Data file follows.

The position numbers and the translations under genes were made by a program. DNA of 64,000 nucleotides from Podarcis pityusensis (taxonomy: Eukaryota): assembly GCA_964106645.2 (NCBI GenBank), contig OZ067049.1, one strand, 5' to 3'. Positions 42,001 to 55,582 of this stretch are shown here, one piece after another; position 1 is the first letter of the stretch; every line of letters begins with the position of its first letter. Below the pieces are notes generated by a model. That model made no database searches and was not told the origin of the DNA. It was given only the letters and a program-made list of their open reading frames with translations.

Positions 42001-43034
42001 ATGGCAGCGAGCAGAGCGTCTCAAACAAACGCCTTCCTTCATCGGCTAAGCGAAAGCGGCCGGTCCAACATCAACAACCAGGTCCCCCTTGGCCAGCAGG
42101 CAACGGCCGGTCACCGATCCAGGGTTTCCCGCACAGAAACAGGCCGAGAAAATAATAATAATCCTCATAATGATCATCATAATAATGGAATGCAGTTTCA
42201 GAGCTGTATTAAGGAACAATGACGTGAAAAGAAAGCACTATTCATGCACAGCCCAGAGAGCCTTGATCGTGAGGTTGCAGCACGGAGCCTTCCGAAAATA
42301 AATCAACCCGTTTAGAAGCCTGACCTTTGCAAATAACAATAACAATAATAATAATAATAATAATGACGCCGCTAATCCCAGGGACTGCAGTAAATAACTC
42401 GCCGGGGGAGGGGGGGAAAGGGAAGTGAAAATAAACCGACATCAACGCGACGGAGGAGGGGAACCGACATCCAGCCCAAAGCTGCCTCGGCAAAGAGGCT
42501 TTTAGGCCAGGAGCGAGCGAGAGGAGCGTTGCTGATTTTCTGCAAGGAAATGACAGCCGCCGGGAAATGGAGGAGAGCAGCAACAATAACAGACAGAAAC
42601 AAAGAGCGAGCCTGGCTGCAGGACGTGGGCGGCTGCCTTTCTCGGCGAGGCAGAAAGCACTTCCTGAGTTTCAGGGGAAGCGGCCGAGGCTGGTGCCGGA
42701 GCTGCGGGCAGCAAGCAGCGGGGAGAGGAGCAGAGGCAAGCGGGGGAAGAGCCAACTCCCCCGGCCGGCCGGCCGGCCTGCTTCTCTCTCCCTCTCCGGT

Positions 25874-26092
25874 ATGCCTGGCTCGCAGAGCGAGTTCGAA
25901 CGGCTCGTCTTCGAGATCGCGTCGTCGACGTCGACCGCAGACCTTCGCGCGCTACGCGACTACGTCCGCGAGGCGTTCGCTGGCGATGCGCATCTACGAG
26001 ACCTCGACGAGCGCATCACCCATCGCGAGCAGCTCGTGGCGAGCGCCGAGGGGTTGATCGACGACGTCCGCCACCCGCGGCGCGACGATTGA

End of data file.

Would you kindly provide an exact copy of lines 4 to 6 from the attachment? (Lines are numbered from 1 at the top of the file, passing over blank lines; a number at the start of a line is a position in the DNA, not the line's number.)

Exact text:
42101 CAACGGCCGGTCACCGATCCAGGGTTTCCCGCACAGAAACAGGCCGAGAAAATAATAATAATCCTCATAATGATCATCATAATAATGGAATGCAGTTTCA
42201 GAGCTGTATTAAGGAACAATGACGTGAAAAGAAAGCACTATTCATGCACAGCCCAGAGAGCCTTGATCGTGAGGTTGCAGCACGGAGCCTTCCGAAAATA
42301 AATCAACCCGTTTAGAAGCCTGACCTTTGCAAATAACAATAACAATAATAATAATAATAATAATGACGCCGCTAATCCCAGGGACTGCAGTAAATAACTC